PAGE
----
## Physics for Future Leaders

**Professor/Instructor**

What do future leaders of our society need to know about physics and technology? The course is designed for non-scientists who will someday become our influential citizens and decision-makers. Whatever the field of endeavor, they will be faced with important decisions in which physics and technology play an important role. The purpose of this course is to present the key principles and the basic physical reasoning needed to interpret scientific and technical information and to make the best decisions. Topics include energy and power, atomic and subatomic matter, wave-like phenomena and light, and Einstein's theory of relativity.

**PHY 115B / STC 115**

## Physics for Future Leaders

**Professor/Instructor**

What do future leaders of our society need to know about physics and technology? The course is designed for non-scientists who will someday become our influential citizens and decision-makers. Whatever the field of endeavor, they will be faced with important decisions in which physics and technology play an important role. The purpose of this course is to present the key principles and the basic physical reasoning needed to interpret scientific and technical information and to make the best decisions. Topics include energy and power, atomic and subatomic matter, wave-like phenomena and light, and Einstein's theory of relativity.

**EGR 191 / MAT 191 / PHY 191**

## An Integrated Introduction to Engineering, Mathematics, Physics

**Professor/Instructor**

**Peter Daniel Meyers**

Taken concurrently with EGR/MAT/PHY 192. An integrated course that covers the material of PHY 103 and MAT 201 with the emphasis on applications to engineering. Physics topics include: mechanics with applications to fluid mechanics, wave phenomena, and thermodynamics. The lab revolves around a single project to build, launch, and analyze the flight dynamics of water-propelled rockets. One lecture, three preceptorials, one three-hour laboratory.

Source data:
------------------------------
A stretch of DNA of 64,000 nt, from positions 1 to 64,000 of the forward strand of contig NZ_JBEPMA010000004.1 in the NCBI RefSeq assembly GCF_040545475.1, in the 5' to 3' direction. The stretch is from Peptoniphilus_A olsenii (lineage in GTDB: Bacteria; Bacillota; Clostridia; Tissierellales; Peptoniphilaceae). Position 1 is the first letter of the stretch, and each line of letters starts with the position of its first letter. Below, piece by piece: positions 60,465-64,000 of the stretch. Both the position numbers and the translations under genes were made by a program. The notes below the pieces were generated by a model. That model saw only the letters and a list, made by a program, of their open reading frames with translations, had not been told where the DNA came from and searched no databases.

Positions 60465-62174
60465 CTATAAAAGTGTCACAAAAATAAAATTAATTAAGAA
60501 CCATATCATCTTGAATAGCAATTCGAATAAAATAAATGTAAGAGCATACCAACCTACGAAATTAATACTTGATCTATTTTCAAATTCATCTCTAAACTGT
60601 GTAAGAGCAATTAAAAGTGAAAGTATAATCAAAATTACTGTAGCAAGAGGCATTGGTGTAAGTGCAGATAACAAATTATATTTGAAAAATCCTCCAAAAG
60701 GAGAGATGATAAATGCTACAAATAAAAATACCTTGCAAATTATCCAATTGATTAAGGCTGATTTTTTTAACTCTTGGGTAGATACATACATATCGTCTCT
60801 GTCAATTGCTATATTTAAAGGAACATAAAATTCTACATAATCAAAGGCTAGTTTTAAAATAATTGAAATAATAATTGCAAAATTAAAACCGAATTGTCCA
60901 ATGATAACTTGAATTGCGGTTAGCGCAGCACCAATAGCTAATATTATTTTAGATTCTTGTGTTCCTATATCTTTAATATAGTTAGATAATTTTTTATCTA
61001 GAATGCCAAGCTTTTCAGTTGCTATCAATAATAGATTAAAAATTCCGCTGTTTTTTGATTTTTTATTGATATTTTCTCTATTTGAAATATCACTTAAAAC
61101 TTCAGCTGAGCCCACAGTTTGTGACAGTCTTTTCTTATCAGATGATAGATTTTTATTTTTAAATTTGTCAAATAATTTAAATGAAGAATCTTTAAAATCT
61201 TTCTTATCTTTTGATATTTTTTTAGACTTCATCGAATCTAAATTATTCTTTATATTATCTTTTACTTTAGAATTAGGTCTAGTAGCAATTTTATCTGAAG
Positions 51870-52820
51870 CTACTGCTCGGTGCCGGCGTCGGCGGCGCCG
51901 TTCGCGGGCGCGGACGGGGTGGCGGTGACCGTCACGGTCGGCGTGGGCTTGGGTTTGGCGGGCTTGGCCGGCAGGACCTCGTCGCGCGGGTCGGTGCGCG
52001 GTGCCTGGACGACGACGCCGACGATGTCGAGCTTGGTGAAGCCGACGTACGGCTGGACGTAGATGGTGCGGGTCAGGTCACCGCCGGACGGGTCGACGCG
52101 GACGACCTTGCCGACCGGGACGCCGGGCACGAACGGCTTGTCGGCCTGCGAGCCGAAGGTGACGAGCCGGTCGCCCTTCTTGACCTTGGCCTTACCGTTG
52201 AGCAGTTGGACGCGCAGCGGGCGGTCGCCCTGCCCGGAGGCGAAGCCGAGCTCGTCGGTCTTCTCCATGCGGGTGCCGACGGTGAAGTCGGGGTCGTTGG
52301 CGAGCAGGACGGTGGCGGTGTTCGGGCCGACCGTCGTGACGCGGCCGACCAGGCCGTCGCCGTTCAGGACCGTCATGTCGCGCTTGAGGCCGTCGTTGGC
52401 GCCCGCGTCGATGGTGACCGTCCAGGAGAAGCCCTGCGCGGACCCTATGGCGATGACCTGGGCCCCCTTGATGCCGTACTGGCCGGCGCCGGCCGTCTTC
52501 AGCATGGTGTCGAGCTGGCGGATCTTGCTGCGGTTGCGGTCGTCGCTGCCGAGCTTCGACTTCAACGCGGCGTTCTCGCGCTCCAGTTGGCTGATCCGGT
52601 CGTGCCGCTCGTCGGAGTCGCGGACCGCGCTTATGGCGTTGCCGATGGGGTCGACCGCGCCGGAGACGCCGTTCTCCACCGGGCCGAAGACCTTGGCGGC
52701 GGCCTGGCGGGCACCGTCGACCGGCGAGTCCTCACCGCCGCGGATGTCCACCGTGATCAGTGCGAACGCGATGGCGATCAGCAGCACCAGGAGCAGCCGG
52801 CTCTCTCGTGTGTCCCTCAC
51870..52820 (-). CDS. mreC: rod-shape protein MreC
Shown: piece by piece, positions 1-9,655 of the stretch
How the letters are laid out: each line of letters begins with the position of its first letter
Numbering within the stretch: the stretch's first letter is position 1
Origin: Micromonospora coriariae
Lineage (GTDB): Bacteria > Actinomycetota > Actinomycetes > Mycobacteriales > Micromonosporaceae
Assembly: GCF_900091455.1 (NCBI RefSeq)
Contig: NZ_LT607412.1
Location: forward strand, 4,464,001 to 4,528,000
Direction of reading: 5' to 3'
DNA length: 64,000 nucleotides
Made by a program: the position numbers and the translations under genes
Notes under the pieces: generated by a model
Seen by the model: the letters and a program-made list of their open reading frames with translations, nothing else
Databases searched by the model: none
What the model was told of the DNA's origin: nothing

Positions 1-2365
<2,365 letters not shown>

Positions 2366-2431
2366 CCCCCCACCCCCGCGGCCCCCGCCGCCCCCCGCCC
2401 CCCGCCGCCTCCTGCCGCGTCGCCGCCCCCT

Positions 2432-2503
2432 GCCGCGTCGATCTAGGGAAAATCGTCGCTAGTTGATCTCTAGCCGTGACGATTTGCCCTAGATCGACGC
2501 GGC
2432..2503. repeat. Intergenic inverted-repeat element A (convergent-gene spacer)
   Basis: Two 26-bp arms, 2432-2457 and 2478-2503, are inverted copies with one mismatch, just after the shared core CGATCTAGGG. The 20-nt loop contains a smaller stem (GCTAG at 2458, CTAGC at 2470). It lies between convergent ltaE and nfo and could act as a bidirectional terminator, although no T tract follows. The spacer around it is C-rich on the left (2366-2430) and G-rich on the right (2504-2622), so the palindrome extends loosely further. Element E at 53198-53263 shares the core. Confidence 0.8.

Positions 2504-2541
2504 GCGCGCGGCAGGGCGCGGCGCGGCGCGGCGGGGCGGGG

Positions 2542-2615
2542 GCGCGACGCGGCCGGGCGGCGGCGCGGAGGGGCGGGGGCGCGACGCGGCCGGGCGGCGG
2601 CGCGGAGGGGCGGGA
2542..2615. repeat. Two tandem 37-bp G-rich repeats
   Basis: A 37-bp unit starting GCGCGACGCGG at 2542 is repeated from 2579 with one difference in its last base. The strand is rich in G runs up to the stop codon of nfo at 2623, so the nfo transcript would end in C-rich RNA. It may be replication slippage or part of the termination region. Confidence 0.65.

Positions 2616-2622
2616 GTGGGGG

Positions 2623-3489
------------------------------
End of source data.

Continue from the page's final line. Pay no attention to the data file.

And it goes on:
**EGR 192 / MAT 192 / PHY 192 / APC 192**

## An Integrated Introduction to Engineering, Mathematics, Physics

**Professor/Instructor**

**Casey Lynn Kelleher**

Taken concurrently with EGR/MAT/PHY 191. An integrated course that covers the material of PHY 103 and MAT 201 with the emphasis on applications to engineering. Math topics include: vector calculus; partial derivatives and matrices; line integrals; simple differential equations; surface and volume integrals; and Green's, Stokes's, and divergence theorems. One lecture, two preceptorials.

**PHY 205**

## Classical Mechanics

**Professor/Instructor**

Classical mechanics, with emphasis on the Lagrangian method. The underlying physics is Newtonian, but with more sophisticated mathematics introduced as needed to understand more complex phenomena. Topics in this intensive course include the formalism of Lagrangian mechanics, central-force motion and scattering, rigid body motion and noninertial forces, small oscillations, coupled oscillations, and waves. Prerequisite: 103-104, or 105-106 (recommended), or permission of instructor; prior completion of MAT 201 or 203 recommended. Two 90-minute lectures.